84

In a DOS batch file we can only have 1 line if statement body? I think I found somewhere that I could use () for an if block just like the {} used in C-like programming languages, but it is not executing the statements when I try this. No error message either. This my code:

if %GPMANAGER_FOUND%==true(echo GP Manager is up
goto Continue7
)
echo GP Manager is down
:Continue7

Strangely neither "GP Manager is up" nor "GP Manager is down" gets printed when I run the batch file.

122

You can indeed place create a block of statements to execute after a conditional. But you have the syntax wrong. The parentheses must be used exactly as shown:

if <statement> (
    do something
) else (
    do something else
)

However, I do not believe that there is any built-in syntax for else-if statements. You will unfortunately need to create nested blocks of if statements to handle that.


Secondly, that %GPMANAGER_FOUND% == true test looks mighty suspicious to me. I don't know what the environment variable is set to or how you're setting it, but I very much doubt that the code you've shown will produce the result you're looking for.


The following sample code works fine for me:

@echo off

if ERRORLEVEL == 0 (
    echo GP Manager is up
    goto Continue7
)
echo GP Manager is down
:Continue7

Please note a few specific details about my sample code:

  • The space added between the end of the conditional statement, and the opening parenthesis.
  • I am setting @echo off to keep from seeing all of the statements printed to the console as they execute, and instead just see the output of those that specifically begin with echo.
  • I'm using the built-in ERRORLEVEL variable just as a test. Read more here
  • Better use if %ERRORLEVEL% == 0, as the other variant is always true, because IF ERRORLEVEL <N> is true, if errorlevel is equal or greater <N>, the "==" are ignored in this case – jeb Feb 13 '11 at 15:50
  • @jeb: I think you might have missed the point. Using ERRORLEVEL is not the answer to his problem. I was simply posting an example of the proper syntax. Either form is acceptable in this case, just as would be if 0 == 0 or any other trivial expression. But indeed, make sure that you understand the difference between the environment variable %ERRORLEVEL% and the internal ERRORLEVEL of the command processor. Raymond Chen explains it nicely here on this blog. – Cody Gray Feb 15 '11 at 4:48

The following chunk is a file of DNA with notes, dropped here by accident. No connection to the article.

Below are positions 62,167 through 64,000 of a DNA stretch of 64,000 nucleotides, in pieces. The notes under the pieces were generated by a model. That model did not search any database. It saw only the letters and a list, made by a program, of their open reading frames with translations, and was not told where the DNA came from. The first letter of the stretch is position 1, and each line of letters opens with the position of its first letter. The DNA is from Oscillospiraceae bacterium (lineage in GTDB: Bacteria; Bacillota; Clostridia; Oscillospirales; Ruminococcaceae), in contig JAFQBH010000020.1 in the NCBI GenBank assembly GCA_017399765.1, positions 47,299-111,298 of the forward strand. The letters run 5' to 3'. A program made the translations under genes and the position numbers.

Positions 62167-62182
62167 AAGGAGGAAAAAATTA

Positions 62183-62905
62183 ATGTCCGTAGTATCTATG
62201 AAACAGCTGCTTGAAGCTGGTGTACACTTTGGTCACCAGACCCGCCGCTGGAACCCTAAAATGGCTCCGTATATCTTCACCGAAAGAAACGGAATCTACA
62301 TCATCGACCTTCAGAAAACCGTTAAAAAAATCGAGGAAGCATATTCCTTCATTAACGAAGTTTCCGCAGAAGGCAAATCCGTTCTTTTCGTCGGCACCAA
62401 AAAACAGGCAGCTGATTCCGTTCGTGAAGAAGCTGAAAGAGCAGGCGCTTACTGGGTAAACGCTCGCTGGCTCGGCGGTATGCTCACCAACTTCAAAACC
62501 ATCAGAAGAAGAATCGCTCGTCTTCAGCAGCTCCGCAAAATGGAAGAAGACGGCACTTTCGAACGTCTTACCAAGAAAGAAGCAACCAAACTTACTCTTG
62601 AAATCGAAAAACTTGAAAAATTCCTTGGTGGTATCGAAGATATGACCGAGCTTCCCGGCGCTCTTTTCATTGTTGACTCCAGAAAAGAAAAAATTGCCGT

• Can you have an ELSE IF? – xagyg Feb 27 '13 at 3:19
  • 1
    Adding to @mythofechelon's comment, even a seemingly innocuous closing parenthesis in a REM statement will end the block. e.g. Throwing REM This is a comment (or so I thought) into the IF block will mess you up. – rkagerer Aug 9 '15 at 4:17
  • 2
    Both @mythofechelon and @rkagerer are pointing out specific issues of a general rule that strings need to be quoted. You should never code IF %somevar%==example_string2 it should always be code so operand resolve to IF "value_of_somevar"=="example_string2" to avoid special characters in either string operand causing syntax errors in the IF statement. Values you set should always be done as set "somevar=value_of_somevar" That syntax allows you to escape special characters in variable values, Note that I do not mean set somevar="value_of_somevar" – Skip R Nov 29 '15 at 14:47
13

Logically, Cody's answer should work. However I don't think the command prompt handles a code block logically. For the life of me I can't get that to work properly with any more than a single command within the block. In my case, extensive testing revealed that all of the commands within the block are being cached, and executed simultaneously at the end of the block. This of course doesn't yield the expected results. Here is an oversimplified example:

if %ERRORLEVEL%==0 (
set var1=blue
set var2=cheese
set var3=%var1%_%var2%
)

This should provide var3 with the following value:

blue_cheese

but instead yields:

_